Takeaway: Capture all your inspiration in swipe files – handwritten scrawls on napkins, compelling sentences from magazine clippings, notes on the back of business cards, all of it. This forms the foundation of everything you create – songs, blog posts, emails, and more.
If you’re an ambitious musician, then you’ve surely had thoughts of being as prolific as artists like Frank Zappa, Tangerine Dream, or Miles Davis at times, haven’t you? I know I have.
So, what’s the pathway? How do you go about getting to where you want to go?
It’s not by sacrificing quality. You should learn to identify “good enough” in your efforts, sure, but the pathway is in setting up productivity processes that support and guide your activity every step of the way. Use the above as inspiration.
As I was getting started in personal development, one of the audio programs that made the biggest difference for me was Brian Tracy’s The Science of Self-Confidence.
In it, Tracy talks about how we always make a to-do list the night before leaving on vacation, and how we’re diligent in ticking off every task, ensuring all loose ends are tied up before we leave.
And then he asks, why don’t we do this in our daily lives? If it’s so effective in helping us identify and complete tasks we need to do before a trip, why don’t we make a list of everything we need to do in work and life the night before? If we treated it with the same importance that we treated our pre-vacation to-do list with, wouldn’t we be just as effective in completing errands, in our creativity, in work, and in life?
In his research, Tracy found that we accomplish 80% of what we write down. And in my own experience, this has proven true repeatedly.
This is the Pareto Principle (80/20) at work. I’ve talked about how it applies to your overall effectiveness many times, but if we look closely in other areas of life, we’ll see it at work everywhere.
Now, if you’re uncomfortable with the idea of only 80% of your to-do items getting done, here’s what you need to know:
At times, you will achieve more than 80%. But you will often find that 20% of your tasks are unimportant, inconsequential, or simply don’t need to be done. Sometimes your big domino makes smaller ones irrelevant.
One more thing you should know about writing things down:
A few years ago, I read David Allen’s Getting Things Done. There are several productivity practices I’ve applied from that book that have stuck with me to this day.
One thing author Allen explains is that our brains are not great storage devices. With all the information we consume on a daily basis (texts, instant messages, emails, blog articles, podcasts, videos, and more), it’s a wonder our brains aren’t over-full already.
And while I understand that you’ve got a high IQ, good memory, and a rich inner life, you are prone to forgetting as much as anyone else. So, whether it’s goals, errands, or song ideas, I would encourage you to write everything down.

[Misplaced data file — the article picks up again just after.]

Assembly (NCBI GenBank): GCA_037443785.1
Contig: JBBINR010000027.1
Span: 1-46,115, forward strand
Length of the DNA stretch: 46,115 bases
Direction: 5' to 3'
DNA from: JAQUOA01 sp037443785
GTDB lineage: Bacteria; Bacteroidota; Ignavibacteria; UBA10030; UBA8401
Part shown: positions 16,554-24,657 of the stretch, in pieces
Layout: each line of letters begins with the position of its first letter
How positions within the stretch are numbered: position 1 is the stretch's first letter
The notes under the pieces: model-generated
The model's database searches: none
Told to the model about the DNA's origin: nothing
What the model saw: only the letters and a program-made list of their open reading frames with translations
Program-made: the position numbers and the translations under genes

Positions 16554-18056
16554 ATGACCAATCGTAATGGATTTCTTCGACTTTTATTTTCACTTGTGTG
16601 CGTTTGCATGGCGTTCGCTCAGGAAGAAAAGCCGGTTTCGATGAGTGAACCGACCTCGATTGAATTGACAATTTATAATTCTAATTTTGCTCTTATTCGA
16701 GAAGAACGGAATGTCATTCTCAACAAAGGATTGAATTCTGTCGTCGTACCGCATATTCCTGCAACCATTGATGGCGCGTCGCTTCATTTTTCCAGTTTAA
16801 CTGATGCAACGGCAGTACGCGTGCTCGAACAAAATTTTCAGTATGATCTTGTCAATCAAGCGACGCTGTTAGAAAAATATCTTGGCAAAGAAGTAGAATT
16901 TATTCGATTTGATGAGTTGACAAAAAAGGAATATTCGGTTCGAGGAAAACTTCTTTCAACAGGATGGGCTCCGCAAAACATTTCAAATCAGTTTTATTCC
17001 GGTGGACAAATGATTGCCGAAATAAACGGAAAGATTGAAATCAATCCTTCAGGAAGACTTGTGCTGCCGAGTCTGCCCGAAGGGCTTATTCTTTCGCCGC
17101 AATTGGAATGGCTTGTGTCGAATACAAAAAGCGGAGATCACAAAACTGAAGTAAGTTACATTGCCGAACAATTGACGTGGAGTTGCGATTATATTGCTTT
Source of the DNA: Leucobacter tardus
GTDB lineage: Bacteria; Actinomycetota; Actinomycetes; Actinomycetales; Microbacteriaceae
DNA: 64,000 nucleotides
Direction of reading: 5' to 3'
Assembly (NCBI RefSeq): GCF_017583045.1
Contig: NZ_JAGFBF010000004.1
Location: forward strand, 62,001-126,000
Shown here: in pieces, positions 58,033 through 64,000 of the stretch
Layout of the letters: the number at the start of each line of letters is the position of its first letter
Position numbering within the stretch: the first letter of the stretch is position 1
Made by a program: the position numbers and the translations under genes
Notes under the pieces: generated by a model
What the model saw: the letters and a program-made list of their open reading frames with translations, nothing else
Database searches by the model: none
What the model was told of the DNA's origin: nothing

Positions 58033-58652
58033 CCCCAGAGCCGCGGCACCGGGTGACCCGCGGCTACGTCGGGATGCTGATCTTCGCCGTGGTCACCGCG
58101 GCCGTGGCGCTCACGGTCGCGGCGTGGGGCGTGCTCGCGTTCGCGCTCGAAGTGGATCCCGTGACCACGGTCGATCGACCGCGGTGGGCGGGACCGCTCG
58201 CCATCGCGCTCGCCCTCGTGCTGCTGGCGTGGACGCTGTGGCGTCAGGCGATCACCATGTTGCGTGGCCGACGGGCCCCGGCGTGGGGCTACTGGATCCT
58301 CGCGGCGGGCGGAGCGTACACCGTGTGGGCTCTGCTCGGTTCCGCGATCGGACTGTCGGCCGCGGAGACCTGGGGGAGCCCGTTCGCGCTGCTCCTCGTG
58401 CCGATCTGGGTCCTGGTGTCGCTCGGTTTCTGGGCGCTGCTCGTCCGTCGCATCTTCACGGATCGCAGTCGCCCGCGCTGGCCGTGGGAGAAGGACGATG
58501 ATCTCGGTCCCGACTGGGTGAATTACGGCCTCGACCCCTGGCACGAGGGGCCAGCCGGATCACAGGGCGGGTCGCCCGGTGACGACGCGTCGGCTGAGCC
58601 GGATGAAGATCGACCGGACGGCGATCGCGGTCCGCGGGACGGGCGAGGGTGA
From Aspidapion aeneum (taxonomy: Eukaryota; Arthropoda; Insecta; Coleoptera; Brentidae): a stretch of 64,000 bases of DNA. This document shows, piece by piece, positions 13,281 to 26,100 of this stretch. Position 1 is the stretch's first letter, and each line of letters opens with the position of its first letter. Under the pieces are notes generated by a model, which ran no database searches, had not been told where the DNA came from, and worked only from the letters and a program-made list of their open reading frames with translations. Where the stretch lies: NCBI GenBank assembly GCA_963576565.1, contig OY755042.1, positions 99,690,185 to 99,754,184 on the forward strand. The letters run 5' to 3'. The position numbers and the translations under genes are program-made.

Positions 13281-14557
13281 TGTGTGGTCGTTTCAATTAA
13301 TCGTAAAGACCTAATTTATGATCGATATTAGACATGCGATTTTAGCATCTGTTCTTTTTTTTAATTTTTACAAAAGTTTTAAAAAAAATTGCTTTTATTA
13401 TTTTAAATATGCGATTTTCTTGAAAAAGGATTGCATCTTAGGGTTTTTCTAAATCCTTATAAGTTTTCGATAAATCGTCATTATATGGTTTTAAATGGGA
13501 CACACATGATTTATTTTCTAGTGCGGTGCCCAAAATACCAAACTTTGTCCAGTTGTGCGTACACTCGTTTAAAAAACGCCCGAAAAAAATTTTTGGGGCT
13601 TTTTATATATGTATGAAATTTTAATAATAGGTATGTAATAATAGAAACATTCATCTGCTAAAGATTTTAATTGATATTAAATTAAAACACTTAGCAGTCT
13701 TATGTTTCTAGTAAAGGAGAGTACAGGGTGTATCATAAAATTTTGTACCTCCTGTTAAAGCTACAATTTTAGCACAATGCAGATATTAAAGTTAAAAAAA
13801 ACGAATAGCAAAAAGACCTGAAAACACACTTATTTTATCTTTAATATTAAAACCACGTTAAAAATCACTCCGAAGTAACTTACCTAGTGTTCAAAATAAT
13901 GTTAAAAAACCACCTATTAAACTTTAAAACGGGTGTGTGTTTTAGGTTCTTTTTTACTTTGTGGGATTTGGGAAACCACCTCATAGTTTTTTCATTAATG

For a proven, step-by-step framework in cracking the code to independent music career success, and additional in-depth insights into making your passion sustainable and profitable, be sure to pick up my best-selling guide, The Music Entrepreneur Code.
What if you begin your music career thinking you love music so much; you don’t care whether you get paid…
Only to realize one day you want to start making money from your passion…?
Or, what if you think you’re getting paid great money to do the work you love to do…
Only to realize you’ve got a long way to go to create the career and life of your dreams?
Dreaming Too Small
If there’s any doubt that the scenarios laid out above are made up, let me tell you…
This stuff happens all the time.
Now, don’t get me wrong.
Some musicians are perfectly content being able to make music and play the local bar. I’ve performed with some of those musicians once or twice myself.
And there’s nothing wrong with that. At all!
But there are also many musicians that one day wake up to see that they aren’t where they want to be.
Drummer Matt Starr was one of those musicians and I had a great conversation with him last year on episode 135 of my podcast. You can have a listen here (I DARE you to listen all the way through – it’s powerful):
Again, you can aspire to whatever level makes the most sense to you.
But I can tell you from experience it SUCKS to wake up one day to discover you’ve been dreaming much too small, because now you have less time to accomplish the things you now know you want to accomplish.
Now, say what you will about Trudeau. I’m not one of his disciples, but I have learned a thing or two from the man. That’s undeniable.
Anyway, as I began learning about the law of attraction, I had a bit of an “aha” moment.
Virtually everyone tells you to set SMART goals (Specific, Measurable, Actionable, Relevant, Timely).
I’m not saying the system is flawed, but it never resonated with me, nor did it lead to desired results.
Trudeau says there are certain questions that let the air right out of your goal balloon. They are:
“How?” and “when?”
When we set big goals, our human tendency is to go to the negative.
“I don’t know how I’m going to do this.”
That’s because we’re focused on the how. If we had faith in ourselves and the universe, we would know that abundance is everywhere, and all we need to do is focus on the “what” and the “why”.
As for when, as it turns out, we’re not that smart. Goals can be accomplished in a multitude of ways, and we never know what opportunities might cross our path. Goals might take longer or they might not take as long as you think. Rarely do they happen in the exact time frame we set for them.
Key point: How and when are goal killers.
Okay, so it’s Magic?
This is logically where our human brain leads us next.
“Okay, so the process works as if by magic. That means I don’t need to do anything!”
Again, nothing could be further from the truth.
Remember what I said: “your responsibility is the why.”
When you know why you want a certain thing, the motivation to get it naturally increases.
You think about it all the time. You can almost feel it.
You can’t have it go from the head to the heart, or more accurately, from the heart to the head (I’ll talk more about this another time), without it impacting your actions.
Your thoughts affect your feelings. Your feelings turn into actions. Your actions become habits. Your habits produce your reality.